Nanoplasmonic Sensing for Materials Science
Doktorsavhandling, 2013

With the rising importance of nanoscience and nanotechnology, there is a need for new sensitive and easy-to-use characterization techniques able to follow processes at the nanoscale. In this thesis different aspects of nanoplasmonic sensing for studying materials science processes at the nanoscale are demonstrated and discussed for the following model systems: oxidation/corrosion of Al and Cu and the solid-liquid phase transition of Sn. Nanoplasmonic sensing relies on the excitation of localized surface plasmons (LSPR) in metal nanoparticles. The resonance details are very sensitive to optical property changes in/on the nanoparticles themselves or in their nano- scale neighborhood, e. g., surface oxidation/corrosion. The corrosion of Al and Cu nanoparticles and thin films was studied using nanoplasmonic sensing in various environments like dry and humid air and liquid water and (for Cu) with and without a corrosion inhibitor. Corrosion kinetics were measured with submonolayer sensitivity – even in the case of very slow corrosion, such as in mildly oxidizing environments and when the metal surface was protected by a corrosion inhibitor. The solid-liquid (melting-freezing) phase transition in Sn nanoparticles was investigated by nanoplasmonic sensing. The undercooling as well as the melting and freezing kinetics were measured and analyzed theoretically. In order to gain broad information about studied systems, it is often desirable to combine several techniques in situ, with the same sample. Nanoplasmonic sensing is very suitable for such combinations. Here, experimental integration was realized of nanoplasmonic sensing with quartz crystal microbal- ance with dissipation monitoring (QCM-D) and with vibrational sum frequency spectroscopy (VSFS). This thesis demonstrates that nanoplasmonic sensing is a highly sensitive, fast, easy-to-use, and versatile technique that can be used to monitor a variety of processes in materials science in situ and in real time.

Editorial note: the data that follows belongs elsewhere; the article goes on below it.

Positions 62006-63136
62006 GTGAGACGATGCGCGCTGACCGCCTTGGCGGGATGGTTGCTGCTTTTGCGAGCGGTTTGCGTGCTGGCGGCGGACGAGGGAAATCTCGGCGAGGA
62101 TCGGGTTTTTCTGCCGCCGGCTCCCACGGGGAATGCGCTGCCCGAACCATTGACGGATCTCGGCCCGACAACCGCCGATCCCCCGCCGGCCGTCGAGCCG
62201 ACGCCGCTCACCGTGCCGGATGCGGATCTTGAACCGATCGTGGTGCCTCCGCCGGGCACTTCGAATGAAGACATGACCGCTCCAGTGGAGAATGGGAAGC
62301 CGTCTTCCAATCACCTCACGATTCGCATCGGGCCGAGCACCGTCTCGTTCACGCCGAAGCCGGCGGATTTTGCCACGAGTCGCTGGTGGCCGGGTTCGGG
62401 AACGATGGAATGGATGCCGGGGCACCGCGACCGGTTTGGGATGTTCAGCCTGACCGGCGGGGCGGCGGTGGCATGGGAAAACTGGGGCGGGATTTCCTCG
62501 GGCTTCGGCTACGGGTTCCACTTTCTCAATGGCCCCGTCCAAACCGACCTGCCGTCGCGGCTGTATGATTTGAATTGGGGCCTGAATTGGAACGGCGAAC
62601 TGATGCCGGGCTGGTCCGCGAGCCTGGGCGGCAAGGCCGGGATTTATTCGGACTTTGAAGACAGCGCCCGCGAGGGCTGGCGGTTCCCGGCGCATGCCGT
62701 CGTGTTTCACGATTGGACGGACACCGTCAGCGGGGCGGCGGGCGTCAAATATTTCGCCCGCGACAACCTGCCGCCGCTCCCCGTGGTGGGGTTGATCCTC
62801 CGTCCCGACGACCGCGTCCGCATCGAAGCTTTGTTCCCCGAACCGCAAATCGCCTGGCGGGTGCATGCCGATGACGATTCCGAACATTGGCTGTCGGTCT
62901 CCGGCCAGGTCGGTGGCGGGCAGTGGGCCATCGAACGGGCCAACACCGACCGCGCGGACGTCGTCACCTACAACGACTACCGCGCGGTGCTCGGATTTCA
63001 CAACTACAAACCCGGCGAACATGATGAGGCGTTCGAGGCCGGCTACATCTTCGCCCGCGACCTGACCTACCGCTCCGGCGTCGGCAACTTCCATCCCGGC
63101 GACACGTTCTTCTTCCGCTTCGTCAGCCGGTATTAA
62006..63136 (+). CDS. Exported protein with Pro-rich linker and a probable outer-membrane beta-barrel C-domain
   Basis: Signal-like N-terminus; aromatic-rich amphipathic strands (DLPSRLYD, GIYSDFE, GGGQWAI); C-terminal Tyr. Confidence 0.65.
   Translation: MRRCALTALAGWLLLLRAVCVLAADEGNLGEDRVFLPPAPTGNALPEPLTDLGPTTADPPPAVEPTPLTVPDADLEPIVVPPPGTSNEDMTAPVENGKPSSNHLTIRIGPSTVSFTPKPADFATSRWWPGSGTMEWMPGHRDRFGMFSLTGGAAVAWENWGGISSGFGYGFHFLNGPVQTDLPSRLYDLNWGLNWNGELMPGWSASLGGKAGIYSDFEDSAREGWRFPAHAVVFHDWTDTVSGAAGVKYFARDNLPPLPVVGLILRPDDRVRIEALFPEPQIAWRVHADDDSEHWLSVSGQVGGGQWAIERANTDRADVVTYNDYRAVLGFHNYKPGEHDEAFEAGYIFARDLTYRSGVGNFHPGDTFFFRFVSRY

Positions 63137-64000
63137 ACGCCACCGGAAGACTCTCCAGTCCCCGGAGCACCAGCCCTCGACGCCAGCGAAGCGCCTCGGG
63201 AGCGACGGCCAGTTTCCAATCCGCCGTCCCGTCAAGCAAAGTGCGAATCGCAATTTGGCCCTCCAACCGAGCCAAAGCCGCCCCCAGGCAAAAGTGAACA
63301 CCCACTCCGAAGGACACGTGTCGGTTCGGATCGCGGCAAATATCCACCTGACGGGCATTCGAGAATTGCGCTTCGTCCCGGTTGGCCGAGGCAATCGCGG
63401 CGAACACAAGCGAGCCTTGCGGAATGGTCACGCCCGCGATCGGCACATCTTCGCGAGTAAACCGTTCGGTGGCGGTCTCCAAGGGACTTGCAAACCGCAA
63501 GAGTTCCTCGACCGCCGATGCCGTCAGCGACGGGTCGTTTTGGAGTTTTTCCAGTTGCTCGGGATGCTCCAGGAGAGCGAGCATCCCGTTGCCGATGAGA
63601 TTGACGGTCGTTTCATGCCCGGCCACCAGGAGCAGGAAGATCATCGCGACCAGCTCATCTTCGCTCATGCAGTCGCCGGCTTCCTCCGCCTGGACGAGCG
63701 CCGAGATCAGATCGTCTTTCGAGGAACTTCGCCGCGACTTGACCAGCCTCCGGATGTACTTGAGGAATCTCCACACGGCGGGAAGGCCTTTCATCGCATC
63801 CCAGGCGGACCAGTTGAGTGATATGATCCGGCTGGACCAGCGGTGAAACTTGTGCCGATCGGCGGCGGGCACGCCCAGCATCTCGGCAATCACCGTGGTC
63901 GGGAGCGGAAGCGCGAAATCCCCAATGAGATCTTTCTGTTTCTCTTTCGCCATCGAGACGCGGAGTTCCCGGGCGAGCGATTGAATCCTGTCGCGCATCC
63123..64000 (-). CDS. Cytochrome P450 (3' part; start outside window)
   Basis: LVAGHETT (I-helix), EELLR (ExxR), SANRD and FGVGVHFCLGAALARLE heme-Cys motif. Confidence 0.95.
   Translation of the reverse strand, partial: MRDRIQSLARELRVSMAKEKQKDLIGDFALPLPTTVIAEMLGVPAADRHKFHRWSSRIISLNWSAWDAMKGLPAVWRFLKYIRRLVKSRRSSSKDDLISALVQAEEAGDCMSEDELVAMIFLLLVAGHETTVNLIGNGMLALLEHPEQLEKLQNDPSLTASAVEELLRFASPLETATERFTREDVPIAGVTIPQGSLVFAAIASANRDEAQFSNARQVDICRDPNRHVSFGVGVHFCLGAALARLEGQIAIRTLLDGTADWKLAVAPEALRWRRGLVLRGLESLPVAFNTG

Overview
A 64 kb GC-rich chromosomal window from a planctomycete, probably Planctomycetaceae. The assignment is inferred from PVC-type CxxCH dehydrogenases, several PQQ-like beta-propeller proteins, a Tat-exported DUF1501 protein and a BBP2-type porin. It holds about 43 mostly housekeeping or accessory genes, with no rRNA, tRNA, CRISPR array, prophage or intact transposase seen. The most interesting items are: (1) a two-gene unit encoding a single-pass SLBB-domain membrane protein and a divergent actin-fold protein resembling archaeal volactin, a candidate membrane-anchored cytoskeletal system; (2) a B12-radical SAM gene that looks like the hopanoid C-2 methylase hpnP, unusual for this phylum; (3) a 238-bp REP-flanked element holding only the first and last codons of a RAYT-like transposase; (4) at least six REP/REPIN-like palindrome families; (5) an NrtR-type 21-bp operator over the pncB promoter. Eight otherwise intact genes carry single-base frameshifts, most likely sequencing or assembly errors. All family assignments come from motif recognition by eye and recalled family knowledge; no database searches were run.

Freezing Melting Phase Transition

Localized Surface Plasmon Resonances

Optical Spectroscopy




Thin Films

Metal Oxidation and Corrosion

Quartz Crystal Microbalance with Dissipation Monitoring


Opponent: Prof. Janos Vörös


Markus Schwind

Chalmers, Teknisk fysik, Kemisk fysik

Localized Surface Plasmon Resonances in Aluminum Nanodisks

Nano Letters,; Vol. 8(2008)p. 1461-1471

Artikel i vetenskaplig tidskrift

LSPR study of the kinetics of the liquid-solid phase transition in Sn nanoparticles

Nano Letters,; Vol. 10(2010)p. 931-936

Artikel i vetenskaplig tidskrift

Nanoplasmonic sensing and QCM-D as ultrasensitive complementary techniques for kinetic corrosion studies of aluminum nanoparticles

Applied Surface Science,; Vol. 257(2011)p. 5679-5687

Artikel i vetenskaplig tidskrift

Diffraction from Arrays of Plasmonic Nanoparticles with Short-Range Lateral Order

ACS Nano,; Vol. 6(2012)p. 9455-9465

Artikel i vetenskaplig tidskrift

Localized and Propagating Plasmons in Metal Films with Nanoholes

Nano Letters,; Vol. 13(2013)p. 1743-1750

Artikel i vetenskaplig tidskrift


Atom- och molekylfysik och optik


Den kondenserade materiens fysik





Doktorsavhandlingar vid Chalmers tekniska högskola. Ny serie


Opponent: Prof. Janos Vörös

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